The optional 2.0L 4-cyl. turbodiesel engine for the Chevrolet Cruze was one of the most eagerly anticipated arrivals of the ’14 model year and it lived up to the hype on the performance front, winning a 2014 Ward’s 10 Best Engines award, but has sputtered on the showroom floor.
The Cruze Clean Turbo Diesel has accounted for 5,974 deliveries since its launch one year ago, according to WardsAuto data. That’s a scant 2.0% of the compact sedan’s powertrain mix and miles behind the 10% target former Chevrolet sales chief Don Johnson proclaimed during a media event for it last year.
The Cruze diesel also badly trails its chief rival, the Volkswagen Jetta TDI. Over the same period, the Jetta diesel has racked up 46,409 deliveries, and the engine accounts for 26.7% of its mix.
And if a rising tide lifts all boats, the first GM diesel car in the U.S. in more than 30 years should be rallying. Sales of diesel cars and SUVs through the first six months of this year are up 25%, according to the Diesel Technology Forum, a Washington-based backer of the technology. The increase includes two months where diesel sales posted double-digit year-over-year gains.
The Cruze diesel through the first six months of 2014 has sold 2,979 units, compared with 18,940 for the industry-leading Jetta diesel.
So what gives? The Cruze diesel is about $2,000 more expensive than a comparably equipped Cruze with a gasoline engine and diesel fuel currently commands a $0.29 per-gallon premium over regular unleaded gasoline, according to the American Automobile Assn. That’s about $0.08 more than year-ago, when the Cruze diesel first hit the market.
But that hardly matters to diesel shoppers, who make purchase decisions that fit their lifestyles as much as their monthly budgets, says Allen Schaeffer, executive director of the Diesel Technology Forum.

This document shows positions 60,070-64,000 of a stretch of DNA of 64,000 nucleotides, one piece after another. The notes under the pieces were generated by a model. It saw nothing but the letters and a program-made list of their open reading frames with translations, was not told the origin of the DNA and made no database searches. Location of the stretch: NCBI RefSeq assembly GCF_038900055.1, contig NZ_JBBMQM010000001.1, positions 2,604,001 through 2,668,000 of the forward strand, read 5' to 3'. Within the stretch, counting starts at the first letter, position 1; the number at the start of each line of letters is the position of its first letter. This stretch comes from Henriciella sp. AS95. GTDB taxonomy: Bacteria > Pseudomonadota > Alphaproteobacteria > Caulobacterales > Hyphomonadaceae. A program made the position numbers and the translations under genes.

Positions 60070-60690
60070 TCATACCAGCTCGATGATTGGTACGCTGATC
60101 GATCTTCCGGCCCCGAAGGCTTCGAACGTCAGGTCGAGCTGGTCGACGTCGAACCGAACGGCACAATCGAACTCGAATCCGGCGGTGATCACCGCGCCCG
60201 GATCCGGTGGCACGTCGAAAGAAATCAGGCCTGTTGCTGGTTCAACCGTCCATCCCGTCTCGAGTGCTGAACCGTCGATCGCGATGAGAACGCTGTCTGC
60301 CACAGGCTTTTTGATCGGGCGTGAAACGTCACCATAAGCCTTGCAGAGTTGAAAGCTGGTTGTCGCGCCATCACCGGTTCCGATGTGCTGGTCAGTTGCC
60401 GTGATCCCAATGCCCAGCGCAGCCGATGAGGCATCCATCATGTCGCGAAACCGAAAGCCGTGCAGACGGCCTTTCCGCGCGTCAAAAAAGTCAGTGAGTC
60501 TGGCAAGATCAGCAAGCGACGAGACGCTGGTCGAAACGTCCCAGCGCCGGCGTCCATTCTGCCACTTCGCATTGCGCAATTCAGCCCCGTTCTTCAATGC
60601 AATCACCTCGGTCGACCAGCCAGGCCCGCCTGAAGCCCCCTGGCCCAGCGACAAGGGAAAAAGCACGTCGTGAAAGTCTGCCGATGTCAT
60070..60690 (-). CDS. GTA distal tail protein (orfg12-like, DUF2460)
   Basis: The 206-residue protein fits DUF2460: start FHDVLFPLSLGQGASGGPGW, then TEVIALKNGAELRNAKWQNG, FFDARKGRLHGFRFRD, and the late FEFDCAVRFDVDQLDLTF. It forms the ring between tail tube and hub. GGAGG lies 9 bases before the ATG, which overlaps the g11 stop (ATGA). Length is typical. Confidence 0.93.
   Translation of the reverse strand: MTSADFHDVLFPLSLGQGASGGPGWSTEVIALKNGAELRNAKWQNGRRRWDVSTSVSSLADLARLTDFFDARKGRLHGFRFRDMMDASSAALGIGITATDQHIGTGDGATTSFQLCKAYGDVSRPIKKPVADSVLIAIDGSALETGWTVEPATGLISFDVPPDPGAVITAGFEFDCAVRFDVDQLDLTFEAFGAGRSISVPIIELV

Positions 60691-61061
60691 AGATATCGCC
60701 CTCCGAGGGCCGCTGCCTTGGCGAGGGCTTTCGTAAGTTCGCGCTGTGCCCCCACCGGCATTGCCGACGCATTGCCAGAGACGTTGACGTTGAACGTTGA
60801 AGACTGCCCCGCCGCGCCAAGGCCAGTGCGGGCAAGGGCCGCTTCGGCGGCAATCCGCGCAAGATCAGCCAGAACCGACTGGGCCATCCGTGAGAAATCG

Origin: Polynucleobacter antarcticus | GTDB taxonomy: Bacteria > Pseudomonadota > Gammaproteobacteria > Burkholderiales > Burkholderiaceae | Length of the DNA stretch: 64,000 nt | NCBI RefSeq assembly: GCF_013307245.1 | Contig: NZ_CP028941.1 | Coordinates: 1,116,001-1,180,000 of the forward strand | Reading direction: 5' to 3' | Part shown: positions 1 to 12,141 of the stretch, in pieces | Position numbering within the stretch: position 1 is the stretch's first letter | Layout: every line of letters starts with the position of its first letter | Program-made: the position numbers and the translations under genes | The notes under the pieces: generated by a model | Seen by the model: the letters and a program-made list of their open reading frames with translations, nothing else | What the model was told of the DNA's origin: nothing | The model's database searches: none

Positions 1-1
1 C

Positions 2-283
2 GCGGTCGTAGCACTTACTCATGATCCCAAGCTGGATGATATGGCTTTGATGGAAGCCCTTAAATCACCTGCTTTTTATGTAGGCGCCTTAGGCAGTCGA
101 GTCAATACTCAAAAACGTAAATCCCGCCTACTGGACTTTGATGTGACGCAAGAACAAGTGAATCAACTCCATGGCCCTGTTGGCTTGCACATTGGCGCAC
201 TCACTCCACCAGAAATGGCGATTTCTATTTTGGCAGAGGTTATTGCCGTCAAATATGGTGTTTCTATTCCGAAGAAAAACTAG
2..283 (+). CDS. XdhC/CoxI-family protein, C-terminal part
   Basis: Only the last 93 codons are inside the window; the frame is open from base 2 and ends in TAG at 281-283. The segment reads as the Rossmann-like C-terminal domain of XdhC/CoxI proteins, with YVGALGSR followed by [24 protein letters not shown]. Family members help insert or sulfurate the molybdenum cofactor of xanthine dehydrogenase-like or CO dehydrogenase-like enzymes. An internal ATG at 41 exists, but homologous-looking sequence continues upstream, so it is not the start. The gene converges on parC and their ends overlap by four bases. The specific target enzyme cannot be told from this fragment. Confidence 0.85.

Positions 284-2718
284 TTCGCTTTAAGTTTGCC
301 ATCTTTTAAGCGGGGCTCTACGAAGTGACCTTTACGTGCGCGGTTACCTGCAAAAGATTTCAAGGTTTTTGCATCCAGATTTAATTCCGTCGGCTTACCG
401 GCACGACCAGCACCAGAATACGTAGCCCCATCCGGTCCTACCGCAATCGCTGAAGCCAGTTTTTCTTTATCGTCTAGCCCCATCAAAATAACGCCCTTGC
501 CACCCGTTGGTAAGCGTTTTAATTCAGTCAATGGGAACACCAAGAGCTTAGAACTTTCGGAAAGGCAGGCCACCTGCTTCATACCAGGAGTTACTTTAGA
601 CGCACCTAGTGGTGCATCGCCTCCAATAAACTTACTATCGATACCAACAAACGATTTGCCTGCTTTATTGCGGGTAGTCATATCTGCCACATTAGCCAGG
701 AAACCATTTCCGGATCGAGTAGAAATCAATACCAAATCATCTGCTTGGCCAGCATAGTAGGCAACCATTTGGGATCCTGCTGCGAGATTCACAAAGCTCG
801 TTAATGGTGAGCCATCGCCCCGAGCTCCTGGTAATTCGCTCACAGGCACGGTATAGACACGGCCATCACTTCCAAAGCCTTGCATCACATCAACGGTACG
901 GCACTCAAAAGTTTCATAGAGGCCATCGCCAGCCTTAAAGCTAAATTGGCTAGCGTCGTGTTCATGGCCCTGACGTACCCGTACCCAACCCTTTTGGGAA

“Diesel buyers are very sophisticated,” Schaeffer says. “They do their homework.”
The Cruze diesel could lack marketing punch. Unlike other Chevrolet models, it isn’t exactly a cornerstone of the brand’s prime-time television advertising. Yet GM marketers said out of the gate a barnstorming ad campaign was never in the plan.
“If you’re in the market for a diesel car, you’ll know about the Cruze diesel,” a GM executive told me last year.
No, the problem with Cruze diesel isn’t likely its sticker price, the premium on diesel fuel or the marketing strategy. The poor reputation for domestically built diesels from the 1980s probably does not play much of a role, either.
There are two dilemmas confronting the Cruze diesel. Arguably the greatest is the fact its biggest competitor, the Jetta, has been in the U.S. longer and has an established track record. The Cruze diesel also suffers from an availability problem. It was unclear to GM how it would be received by U.S. buyers, so the automaker has been cautious not to allocate too many builds to the technology.
But the picture could be getting clearer. GM next year will bring another diesel engine, a 2.8L 4-cyl. turbodiesel to the next-generation Chevy Colorado and GMC Canyon midsize pickups. Sources at GM call it evidence of the automaker’s commitment to the technology and further tell WardsAuto the Cruze likely will see it again with its redesign next year.
“Many of our Cruze diesel customers have not shopped us before,” Rick Kwiecien, assistant marketing manager-sedans and crossovers at Chevrolet, says in a statement.
“Customers are cross-shopping the Cruze diesel with the competition and discovering the Chevy advantages of performance, fuel economy and interior refinement. Cruze diesel sales have been solid and consistent month-to-month, and the Cruze diesel is meeting our sales expectations.”
So it appears at whatever pace, the Cruze diesel will continue trying to run down the competition.